Effects of calcination treatment on the morphology, crystallinity, and photoelectric properties of all-solid-state dye-sensitized solar cells assembled by TiO 2 nanorod arrays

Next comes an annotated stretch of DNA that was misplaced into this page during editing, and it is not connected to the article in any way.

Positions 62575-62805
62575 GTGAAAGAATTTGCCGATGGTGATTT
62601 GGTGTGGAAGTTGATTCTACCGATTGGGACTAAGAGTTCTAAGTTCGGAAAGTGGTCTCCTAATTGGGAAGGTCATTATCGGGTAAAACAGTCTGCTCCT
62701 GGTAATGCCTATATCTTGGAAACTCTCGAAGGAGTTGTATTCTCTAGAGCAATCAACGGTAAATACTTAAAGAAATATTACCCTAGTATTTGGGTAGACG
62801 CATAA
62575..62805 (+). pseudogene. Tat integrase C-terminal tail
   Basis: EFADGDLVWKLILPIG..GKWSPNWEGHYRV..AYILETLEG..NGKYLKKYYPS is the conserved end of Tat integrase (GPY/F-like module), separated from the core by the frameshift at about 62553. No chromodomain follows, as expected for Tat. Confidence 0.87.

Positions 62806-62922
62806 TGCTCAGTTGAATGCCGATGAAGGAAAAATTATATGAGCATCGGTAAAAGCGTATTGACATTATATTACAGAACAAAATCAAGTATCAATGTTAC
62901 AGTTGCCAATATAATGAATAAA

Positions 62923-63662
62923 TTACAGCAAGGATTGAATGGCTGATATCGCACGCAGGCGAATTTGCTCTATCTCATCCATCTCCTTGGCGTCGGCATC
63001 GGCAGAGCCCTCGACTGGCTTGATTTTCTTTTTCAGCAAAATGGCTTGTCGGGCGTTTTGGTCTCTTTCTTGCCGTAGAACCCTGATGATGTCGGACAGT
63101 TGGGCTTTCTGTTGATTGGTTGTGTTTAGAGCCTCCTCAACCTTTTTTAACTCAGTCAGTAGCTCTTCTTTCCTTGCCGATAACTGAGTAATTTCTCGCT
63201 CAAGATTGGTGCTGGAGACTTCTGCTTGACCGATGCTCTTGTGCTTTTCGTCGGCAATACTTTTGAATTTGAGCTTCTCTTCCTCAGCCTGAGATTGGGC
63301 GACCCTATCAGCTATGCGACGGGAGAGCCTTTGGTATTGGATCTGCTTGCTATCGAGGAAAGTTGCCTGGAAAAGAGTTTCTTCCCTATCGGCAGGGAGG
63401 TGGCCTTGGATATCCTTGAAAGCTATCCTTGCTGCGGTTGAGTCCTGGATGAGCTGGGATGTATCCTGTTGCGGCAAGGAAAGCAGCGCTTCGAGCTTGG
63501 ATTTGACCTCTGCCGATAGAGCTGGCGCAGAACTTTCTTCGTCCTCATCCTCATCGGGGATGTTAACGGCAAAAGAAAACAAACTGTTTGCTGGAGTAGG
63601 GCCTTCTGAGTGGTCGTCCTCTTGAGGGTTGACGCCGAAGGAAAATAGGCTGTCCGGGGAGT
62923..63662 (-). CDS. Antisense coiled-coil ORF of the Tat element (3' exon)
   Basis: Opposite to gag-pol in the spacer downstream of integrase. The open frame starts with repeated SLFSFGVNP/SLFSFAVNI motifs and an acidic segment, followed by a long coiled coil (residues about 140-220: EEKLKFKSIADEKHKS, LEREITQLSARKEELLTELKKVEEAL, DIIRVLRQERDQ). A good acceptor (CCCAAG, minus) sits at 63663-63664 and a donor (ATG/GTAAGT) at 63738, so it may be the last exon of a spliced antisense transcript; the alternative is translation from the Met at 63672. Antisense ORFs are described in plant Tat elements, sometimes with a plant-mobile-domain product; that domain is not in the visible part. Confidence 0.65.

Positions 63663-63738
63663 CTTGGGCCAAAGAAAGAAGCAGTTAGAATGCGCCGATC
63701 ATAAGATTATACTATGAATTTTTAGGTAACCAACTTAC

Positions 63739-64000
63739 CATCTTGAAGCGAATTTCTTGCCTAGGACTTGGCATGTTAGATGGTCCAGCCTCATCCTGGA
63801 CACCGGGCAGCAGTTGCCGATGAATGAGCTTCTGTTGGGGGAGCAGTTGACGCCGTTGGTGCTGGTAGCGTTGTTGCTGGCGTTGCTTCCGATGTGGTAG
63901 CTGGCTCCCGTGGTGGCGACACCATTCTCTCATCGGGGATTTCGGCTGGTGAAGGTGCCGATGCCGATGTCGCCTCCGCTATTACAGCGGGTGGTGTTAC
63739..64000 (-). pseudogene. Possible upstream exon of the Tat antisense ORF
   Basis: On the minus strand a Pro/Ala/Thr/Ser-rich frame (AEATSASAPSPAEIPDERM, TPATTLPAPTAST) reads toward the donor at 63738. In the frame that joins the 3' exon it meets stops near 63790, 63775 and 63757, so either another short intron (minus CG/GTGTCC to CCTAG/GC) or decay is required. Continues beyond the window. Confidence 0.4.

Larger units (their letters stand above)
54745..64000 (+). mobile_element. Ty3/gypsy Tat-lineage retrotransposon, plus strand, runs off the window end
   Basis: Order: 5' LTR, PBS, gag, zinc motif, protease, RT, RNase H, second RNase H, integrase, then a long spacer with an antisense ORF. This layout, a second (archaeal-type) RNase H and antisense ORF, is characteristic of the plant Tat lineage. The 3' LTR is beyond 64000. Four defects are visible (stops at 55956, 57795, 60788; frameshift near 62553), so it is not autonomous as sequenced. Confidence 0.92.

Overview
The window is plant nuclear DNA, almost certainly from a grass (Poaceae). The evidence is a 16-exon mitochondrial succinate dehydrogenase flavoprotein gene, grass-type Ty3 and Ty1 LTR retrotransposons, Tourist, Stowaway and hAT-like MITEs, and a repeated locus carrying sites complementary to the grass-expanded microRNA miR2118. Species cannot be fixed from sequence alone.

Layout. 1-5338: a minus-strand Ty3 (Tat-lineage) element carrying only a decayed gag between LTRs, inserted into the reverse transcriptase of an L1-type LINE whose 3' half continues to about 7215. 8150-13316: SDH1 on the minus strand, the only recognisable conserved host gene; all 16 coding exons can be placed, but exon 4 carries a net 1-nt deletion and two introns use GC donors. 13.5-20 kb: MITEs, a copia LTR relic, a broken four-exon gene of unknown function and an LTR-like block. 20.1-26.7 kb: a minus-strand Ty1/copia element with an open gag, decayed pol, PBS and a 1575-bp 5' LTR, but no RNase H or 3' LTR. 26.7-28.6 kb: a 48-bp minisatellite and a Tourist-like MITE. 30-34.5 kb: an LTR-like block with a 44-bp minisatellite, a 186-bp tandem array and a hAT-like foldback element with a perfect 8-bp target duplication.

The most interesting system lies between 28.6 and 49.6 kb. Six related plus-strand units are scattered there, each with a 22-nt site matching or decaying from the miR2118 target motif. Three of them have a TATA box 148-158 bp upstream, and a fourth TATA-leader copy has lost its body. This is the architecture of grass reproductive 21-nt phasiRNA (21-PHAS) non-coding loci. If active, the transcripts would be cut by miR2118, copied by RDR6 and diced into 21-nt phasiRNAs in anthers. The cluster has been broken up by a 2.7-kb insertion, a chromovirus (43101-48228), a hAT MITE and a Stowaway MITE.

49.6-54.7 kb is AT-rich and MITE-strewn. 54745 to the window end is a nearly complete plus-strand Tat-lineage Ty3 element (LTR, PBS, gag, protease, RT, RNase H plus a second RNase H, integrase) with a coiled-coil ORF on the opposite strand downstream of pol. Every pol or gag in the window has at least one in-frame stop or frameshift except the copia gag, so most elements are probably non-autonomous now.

TiO2 has been extensively investigated due to its unique photoelectric properties. In this study, oriented single-crystal rutile TiO2 nanorod arrays were synthesized and then calcined at different temperatures in the atmosphere. The morphology and crystalline characterization indicated that the length of TiO2 nanorods increased rapidly and the nanorods became aggregated and fragile after calcination, yet the sintering treatment seemed to have almost no effect on the crystallinity. To obtain the all-solid-state, dye-sensitized solar cells (DSSCs), a newly reported solid inorganic semiconductor, CsSnI2.95F0.05, was employed as the electrolyte, and the Pt deposited on the conductive side of the fluorine-doped tin oxide (FTO) glass substrate was used as the counter-electrode. The effects of the calcination treatment on the photoelectric properties of the solar cells, including external quantum efficiency (EQE), open circuit voltage (VOC), short-circuit current (JSC), and photoelectric conversion efficiency (Î·), were investigated under the illumination of a solar simulator. As a result, all of the EQE, VOC, JSC, and Î· values of the cells first increased and then declined with the increase of calcination temperatures, and the highest Î· of 2.81% was obtained by the cell assembled with its TiO2 electrode sintered at 450 Â°C for 3 h, a value almost 2.5 times that of the non-sintered sample (1.1%).